International basketball's governing body said that players will be allowed to wear religious head coverings, such as hijabs or turbans, on a trial basis in some competitions.
FIBA's central board met over the weekend at the men's world cup and voted to allow a two-year testing phase that would let players wear head coverings.
Previous FIBA rules only allowed a player to wear a 5cm headband to control hair and sweat. That drew objections that the group was discriminating against Muslim and Sikh players, who wear head coverings for religious reasons.
"We welcome this policy change by FIBA because it allows Muslims, Sikhs and others who wear religious head coverings to take part in the sport that they love while maintaining their beliefs,'' said the Council on American-Islamic Relations National Communications Director Ibrahim Hooper.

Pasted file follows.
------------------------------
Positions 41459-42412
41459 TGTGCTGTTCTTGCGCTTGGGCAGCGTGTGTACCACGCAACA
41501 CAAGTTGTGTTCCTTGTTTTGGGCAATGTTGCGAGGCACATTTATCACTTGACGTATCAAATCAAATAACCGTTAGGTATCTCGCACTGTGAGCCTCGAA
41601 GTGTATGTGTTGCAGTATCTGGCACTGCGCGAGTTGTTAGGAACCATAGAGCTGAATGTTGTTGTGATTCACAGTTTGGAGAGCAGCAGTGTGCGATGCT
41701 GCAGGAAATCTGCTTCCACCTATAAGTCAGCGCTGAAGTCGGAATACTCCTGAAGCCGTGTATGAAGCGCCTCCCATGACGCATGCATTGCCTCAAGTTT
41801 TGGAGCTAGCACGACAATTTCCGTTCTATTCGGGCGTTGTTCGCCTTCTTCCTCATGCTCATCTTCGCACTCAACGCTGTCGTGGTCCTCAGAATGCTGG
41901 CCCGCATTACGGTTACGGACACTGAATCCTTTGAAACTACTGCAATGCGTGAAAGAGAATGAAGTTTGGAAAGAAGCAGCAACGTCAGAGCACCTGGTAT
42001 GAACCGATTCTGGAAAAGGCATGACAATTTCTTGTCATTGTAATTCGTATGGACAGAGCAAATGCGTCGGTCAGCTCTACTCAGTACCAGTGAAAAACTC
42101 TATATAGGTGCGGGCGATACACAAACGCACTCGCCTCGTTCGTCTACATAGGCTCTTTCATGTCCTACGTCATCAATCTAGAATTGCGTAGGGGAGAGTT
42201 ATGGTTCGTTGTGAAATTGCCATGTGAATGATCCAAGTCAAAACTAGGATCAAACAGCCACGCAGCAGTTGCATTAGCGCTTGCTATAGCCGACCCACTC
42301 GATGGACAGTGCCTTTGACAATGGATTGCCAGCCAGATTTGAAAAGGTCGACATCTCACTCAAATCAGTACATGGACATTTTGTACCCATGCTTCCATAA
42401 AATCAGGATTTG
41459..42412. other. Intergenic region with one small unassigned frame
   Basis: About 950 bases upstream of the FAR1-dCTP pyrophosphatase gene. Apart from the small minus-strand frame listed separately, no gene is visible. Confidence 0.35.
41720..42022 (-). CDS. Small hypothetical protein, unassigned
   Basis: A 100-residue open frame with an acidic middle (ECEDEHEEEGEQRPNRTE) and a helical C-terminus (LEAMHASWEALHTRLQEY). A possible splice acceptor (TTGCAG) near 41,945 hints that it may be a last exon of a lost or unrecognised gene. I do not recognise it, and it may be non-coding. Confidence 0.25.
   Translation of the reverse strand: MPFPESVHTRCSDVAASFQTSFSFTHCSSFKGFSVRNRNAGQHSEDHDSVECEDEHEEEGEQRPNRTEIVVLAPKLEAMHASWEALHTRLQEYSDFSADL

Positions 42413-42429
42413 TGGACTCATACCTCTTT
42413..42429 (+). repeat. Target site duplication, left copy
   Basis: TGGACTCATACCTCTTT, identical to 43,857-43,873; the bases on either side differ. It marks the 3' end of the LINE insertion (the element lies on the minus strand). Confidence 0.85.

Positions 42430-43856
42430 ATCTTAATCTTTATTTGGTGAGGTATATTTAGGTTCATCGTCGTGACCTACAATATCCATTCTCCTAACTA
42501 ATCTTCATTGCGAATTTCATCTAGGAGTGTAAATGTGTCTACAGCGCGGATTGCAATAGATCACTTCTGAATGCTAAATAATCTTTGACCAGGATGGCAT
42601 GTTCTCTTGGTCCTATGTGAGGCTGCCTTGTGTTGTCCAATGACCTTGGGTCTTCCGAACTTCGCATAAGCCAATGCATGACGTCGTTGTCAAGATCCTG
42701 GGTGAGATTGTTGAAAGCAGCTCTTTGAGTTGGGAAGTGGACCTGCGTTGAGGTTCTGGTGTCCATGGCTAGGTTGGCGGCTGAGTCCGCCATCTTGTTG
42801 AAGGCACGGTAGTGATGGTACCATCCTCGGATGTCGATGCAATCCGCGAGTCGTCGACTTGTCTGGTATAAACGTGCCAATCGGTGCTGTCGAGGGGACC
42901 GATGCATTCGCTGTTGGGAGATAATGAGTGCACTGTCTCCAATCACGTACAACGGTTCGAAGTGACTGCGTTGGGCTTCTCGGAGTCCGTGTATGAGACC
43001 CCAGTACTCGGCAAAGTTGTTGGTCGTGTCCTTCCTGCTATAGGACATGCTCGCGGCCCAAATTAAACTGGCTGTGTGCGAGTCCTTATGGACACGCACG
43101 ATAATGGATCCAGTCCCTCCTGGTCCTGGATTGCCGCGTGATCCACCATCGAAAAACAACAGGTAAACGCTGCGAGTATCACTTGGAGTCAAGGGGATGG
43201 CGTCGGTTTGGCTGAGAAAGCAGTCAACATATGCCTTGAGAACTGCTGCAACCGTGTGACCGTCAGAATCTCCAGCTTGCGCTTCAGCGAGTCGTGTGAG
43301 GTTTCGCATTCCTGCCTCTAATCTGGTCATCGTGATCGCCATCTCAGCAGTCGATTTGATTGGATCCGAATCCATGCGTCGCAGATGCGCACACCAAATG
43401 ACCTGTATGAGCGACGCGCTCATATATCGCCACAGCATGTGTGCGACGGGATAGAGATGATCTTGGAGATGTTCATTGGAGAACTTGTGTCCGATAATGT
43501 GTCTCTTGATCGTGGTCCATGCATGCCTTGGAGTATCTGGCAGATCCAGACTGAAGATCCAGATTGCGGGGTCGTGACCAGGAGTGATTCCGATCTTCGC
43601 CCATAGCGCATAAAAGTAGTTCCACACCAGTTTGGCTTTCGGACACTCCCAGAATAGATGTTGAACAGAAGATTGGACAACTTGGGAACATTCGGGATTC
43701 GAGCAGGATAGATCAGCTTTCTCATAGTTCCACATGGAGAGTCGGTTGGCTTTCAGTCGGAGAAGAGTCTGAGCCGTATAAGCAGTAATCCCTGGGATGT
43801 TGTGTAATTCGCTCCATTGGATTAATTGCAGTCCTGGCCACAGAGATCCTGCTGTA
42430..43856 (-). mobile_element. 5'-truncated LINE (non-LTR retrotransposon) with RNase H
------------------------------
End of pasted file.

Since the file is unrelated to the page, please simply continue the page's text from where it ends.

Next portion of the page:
"FIBA should be congratulated for responding positively to all those who sought reasonable religious accommodation for athletes of all faiths.''
During the trial, a national federation must petition FIBA to allow players to wear the head coverings. Once approved, the federation will have to submit follow-up reports twice a year.
FIBA also said it will allow players to wear head coverings in its 3-on-3 competitions unless it presents a direct threat to the safety of players on the court.
The central board will evaluate the rule again in 2015 and determine whether testing at the lowest official international level shall begin next summer.